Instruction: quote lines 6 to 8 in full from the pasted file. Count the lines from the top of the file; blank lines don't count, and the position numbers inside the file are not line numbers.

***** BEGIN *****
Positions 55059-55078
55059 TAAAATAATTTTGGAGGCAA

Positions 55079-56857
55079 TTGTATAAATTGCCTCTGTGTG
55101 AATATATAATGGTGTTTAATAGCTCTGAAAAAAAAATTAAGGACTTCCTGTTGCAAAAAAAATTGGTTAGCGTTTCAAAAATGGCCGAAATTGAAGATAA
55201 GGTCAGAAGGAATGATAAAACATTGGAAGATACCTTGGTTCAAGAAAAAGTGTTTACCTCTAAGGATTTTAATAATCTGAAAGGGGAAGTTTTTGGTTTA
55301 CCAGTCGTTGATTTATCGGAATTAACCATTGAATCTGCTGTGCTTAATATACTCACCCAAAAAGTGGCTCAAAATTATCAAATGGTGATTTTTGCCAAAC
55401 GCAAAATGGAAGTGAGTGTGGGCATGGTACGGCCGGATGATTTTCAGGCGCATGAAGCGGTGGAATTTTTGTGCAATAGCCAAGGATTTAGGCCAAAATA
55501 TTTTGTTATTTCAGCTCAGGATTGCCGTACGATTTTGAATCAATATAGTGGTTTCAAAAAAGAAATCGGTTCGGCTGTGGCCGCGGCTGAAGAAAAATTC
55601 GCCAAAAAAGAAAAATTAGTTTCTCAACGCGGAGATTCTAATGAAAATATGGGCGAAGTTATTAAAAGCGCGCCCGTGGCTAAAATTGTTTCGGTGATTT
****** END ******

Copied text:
55201 GGTCAGAAGGAATGATAAAACATTGGAAGATACCTTGGTTCAAGAAAAAGTGTTTACCTCTAAGGATTTTAATAATCTGAAAGGGGAAGTTTTTGGTTTA
55301 CCAGTCGTTGATTTATCGGAATTAACCATTGAATCTGCTGTGCTTAATATACTCACCCAAAAAGTGGCTCAAAATTATCAAATGGTGATTTTTGCCAAAC
55401 GCAAAATGGAAGTGAGTGTGGGCATGGTACGGCCGGATGATTTTCAGGCGCATGAAGCGGTGGAATTTTTGTGCAATAGCCAAGGATTTAGGCCAAAATA